Signpost (Weber, Utah), 1993-03-011
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VOLUME 53, ISSUE 56 Monday, March 1, 1993 HOME -on the RANGE Mope, Seepage! WEBER STATE UNIVERSITY OGDEN, UTAH (v The Signpost I I v. v'S. 1 L v , ''" -I 1 i ... i NATALIE BOSWELLTHf SIGNPOST About face The ROTC Wildcat battalion met Thursday for a ceremony in which the cadet battalion commander position was passed from Lloyd Togisala to Matt Butler. Due process available to WSU students By MARK FORSBERG SIGNPOST government affairs editor (Editor's note: This is part one of a series focusing on WSU's due process system.) If it weren't for internal systems of handling complaints, like Weber State University's due process system, it would take about ten years to have the most minor grievance heard in the courts, said Ray Taylor of the UPEA. But there are almost no agencies to serve as a "watchdog" over WSU's due process system. "We can monitor WSU through our members, but students and non-members are on their own," Taylor said. Idaho State University's affirmative action officer said the effectiveness of the system is dependent on the administration of the school, because the president and vice presidents eventually arbitrate formal complaints. "I report directly to the president," he said, adding he could complain to federal offices if he felt a good job wasn't being done. But it is up to the administration to make the system work.- Louis Barrazza, director of the multi-cultural center, said he couldn't comment on specific cases he was involved with, but would like more feedback from the system. He added he would often hear the results of cases "through the grapevine" but never received official notice of a resolution. "We don't even know how many cases have been filed. If offenses are serious and repeated then we need to look at how we're dealing with them." He said he would like to see a report on the number and types of cases, without names, from offices in the (See Process page 2) HUD, Continuing Education offer housing help Kemp gives HUD monies to aides Documents show $94, 000 doled out as bonuses By JOYCE ZABRISKIE SIGNPOST senior reporter The Office of Continuing Education at the Ogden City Mall offers help in avoiding foreclosure of a home. The U.S. Department of Housing and Urban Development works with Continuing Education in an advocacy role. Rae Ann Garside of Continuing Education said once a year Continuing Education applies for a grant from HUD to help people in danger of losing their homes. "We work with mortgage companies and the government to assist people in staying in their houses," Garside said. Most people using the service were referred to HUD by a mortgage company when they became delinquent in their house payment."That delinquency can be through unemployment, underemployment, a death or illness," Garside said. When a house payment is three months in arrears, the mortgagee may request that HUD take over the loan and become a lender. WASHINGTON (AP) :i : I lousing Secretary Jack Kemp gave $94,(XX) in bonuses to 70 political appointees in his de- ,; ; : partment shortly before he left office, documents show. llThe documents, obtained :;?; i: by The Associated Press, also : show that Kemp proposed bonuses of $298,000 for 51 sets :nior career employees. Those monies have hot been paid, : : pending reviews by the Office f ;;;; of Personnel Ma nagement. President Clinton ordered an investigation of federal bo- "When the reason for the delinquency is beyond a temporary measure, HUD essentially pays off the mortgage and becomes the lender," Garside said. Some homeowners are given a 12, 24 or 36 month grace period and make reduced payments while the situation that created the delinquency is resolved. In extreme cases, payments may be suspended until the mort- nuses after revelations that five ; Cabinet secretaries, including ; Kemp, awarded money to political appointees and senior career officials in the waning days of the:; Bush administration. The documents, obtained under the Freedom of Information Act, show $94,251 was given, in amounts averaging $1,300 each, to 70 appointees in the Department of Housing and Urban Development in November and December. In a statement, Kemp defended the bonuses as "part of the routine civil service annual gagee gets back on his or her feet and can make payments again. The length of the loan is then extended, if necessary, up to 10 years. Garside said a counseling service is available. The purpose is to tell homeowners what their options areand, if necessary, contact creditors and shift payments until the homeowner can make regular house payments. The HUD counseling service performance review process that had been carried out through my entire tenure at ; HUD." Among the appointees re-ceiving a bonus was special assistant Cheryl Weber, Kemp's partner in Empower America, a new conservative think tank. Mrs. Weber received $1,385. Kemp and Weber announced Thursday that Empower America would ; launch a grassroots coalition to work to defeat Clinton's economic package. works closely with the Federal Housing Administration, but Garsidesaid other type mortgages may qualify for assistance. "Our office creates a forbearance between the mortgage com-panyand the mortgager," Garside said. "We can advise you of your options and assist you in applying for HUD help yourself. But, you must contact our offices in order to apply for assistance." ODAY'S 'EWS ARTS. WSU choirs belt out religious and big band tunes. For a review of a recent concert, see page 6. g PORTS After a substantial half-time lead, the Lady Cats of WSU lose to University of Idaho at the buzzer. See page 7.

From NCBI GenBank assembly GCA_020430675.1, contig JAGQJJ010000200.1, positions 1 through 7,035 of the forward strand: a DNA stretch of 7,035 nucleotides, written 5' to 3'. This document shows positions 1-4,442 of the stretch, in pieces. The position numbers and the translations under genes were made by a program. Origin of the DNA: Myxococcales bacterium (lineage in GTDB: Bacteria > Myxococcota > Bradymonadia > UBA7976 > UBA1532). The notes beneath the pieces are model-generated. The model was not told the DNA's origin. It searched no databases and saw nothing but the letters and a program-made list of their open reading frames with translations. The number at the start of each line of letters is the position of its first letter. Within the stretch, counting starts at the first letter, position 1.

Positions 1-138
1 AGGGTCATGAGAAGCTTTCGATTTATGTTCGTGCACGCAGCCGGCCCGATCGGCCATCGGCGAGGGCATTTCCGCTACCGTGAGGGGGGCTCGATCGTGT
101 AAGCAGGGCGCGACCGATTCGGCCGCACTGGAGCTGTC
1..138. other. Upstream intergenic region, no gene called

|Title||Signpost (Weber, Utah), 1993-03-01, Vol. 53, No. 56|
|Creator||Weber State University|
|Contributors||Associated Students of Weber State University; A generous grant from the Utah State Library and the Institute of Museum and Library Services.|
|Description||Weber's current student newspaper, the Signpost, first appeared on September 29, 1937. For two years prior to that time, campus news was disseminated via announcements posted on a bulletin board known as the "Signpost". As a result, the masthead of the first issue of the paper itself featured a rudimentary wooden sign with the title spelled out in rustic-looking letters. Over the years the paper has been published continuously, though the look, size and style has changed several times.|
|Subject||College student newspapers and periodicals; Weber State University|
|Publisher Digital||Stewart Library, Weber State University|
|Source||University Archives LD5893.W55 S5, Stewart Library, Weber State University|
|Rights Management||Public Domain. Courtesy of University Archives, Stewart Library, Weber State University.|